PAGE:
Maybe the investigation was worse than useless in the end, but reasonably any action taken was going to start with an investigation. It depends the quality of the investigation, but for now I'm much more comfortable considering this a bug of the world than something to blame CEA for.

[Edit: This isn't to say that I think no mistakes were made. But my complaints are not focused on EA leaders specifically (I'm hesitant to call out any single person til CEA's commissioned investigation is complete), and are different from what the article discusses. I discuss that in shortform]

I've read this comment a few times, and my brain goes "???" whenever I get to your last clause: "I also had quite a strong reaction that nobody seemed to be acting on all of these warning flags"

I just don't get it in a way that connects to my reading of the article. What are "all these warning flags" and what counts as "inaction"? I don't want to say your take is wrong because you are sort of sharing feelings, but like.... according to the article, ex-Alameda employees don't seem to think that those flags were warning flags for the massive fraud and crash-and-burn failure that was to come. And re: inaction, the article says CEA did an internal investigation in 2019 (it drops the info kinda randomly. As you say, the article isn't well-optimized to come away with an understanding of the details). And idk what new warning flags came after 2019, I'm not seeing any in the article.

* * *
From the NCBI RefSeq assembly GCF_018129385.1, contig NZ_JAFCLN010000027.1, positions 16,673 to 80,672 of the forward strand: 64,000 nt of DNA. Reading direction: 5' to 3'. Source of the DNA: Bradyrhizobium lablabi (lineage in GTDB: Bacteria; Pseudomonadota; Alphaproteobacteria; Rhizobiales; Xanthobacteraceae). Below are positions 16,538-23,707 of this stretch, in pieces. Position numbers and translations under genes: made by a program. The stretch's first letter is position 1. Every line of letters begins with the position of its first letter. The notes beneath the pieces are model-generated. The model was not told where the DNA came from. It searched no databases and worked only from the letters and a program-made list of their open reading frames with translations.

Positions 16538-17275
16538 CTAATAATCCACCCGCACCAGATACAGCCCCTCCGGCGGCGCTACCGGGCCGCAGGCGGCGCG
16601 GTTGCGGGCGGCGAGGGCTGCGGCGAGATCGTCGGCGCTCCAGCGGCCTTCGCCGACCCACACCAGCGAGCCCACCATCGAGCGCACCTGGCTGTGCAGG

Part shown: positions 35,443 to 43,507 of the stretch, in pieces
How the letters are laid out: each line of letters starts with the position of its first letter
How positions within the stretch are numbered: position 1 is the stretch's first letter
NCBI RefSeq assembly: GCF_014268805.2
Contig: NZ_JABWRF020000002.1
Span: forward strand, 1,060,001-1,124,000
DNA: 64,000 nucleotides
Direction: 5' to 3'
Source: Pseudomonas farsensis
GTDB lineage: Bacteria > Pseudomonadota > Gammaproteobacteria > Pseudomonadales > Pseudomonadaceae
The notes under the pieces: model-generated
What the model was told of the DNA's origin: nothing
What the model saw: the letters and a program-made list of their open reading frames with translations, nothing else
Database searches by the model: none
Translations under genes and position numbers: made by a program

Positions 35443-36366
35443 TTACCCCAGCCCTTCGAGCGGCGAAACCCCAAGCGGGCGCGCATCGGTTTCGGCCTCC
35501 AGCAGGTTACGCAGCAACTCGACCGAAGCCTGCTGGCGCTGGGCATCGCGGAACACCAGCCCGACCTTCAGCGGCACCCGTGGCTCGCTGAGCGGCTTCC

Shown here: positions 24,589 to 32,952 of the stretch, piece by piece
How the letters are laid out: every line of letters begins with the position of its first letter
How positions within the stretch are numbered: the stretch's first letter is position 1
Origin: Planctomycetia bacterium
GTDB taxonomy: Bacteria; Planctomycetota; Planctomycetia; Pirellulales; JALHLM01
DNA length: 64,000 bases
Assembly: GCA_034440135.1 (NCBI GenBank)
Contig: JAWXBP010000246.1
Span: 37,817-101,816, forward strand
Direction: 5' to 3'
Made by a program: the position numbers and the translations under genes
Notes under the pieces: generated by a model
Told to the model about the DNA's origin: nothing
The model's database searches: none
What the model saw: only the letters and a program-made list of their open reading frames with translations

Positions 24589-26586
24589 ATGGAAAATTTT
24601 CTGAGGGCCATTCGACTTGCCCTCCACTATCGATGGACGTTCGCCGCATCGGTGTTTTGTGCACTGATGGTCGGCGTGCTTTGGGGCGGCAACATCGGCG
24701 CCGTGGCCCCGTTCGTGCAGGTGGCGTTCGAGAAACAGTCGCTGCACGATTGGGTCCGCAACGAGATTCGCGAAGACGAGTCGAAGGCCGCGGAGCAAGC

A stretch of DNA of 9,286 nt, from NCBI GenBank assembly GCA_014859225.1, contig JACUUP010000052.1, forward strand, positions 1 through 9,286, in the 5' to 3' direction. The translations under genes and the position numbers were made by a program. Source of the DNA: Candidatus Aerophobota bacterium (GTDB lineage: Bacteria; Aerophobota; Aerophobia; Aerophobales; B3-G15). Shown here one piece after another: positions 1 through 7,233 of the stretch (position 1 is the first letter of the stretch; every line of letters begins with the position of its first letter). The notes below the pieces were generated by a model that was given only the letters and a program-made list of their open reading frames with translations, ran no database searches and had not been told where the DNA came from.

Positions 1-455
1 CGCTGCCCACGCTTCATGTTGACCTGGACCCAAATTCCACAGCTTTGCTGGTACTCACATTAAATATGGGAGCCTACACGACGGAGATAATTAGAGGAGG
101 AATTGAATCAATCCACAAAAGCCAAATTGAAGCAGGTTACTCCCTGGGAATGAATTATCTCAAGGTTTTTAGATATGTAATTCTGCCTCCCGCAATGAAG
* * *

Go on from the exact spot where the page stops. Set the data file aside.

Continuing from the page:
I mostly like your comment, but I'm also left wondering... Do you know things not in the article? Did I miss something? [Is this just a "vibe" we will disagree on regardless?] I can't quite reconcile your take.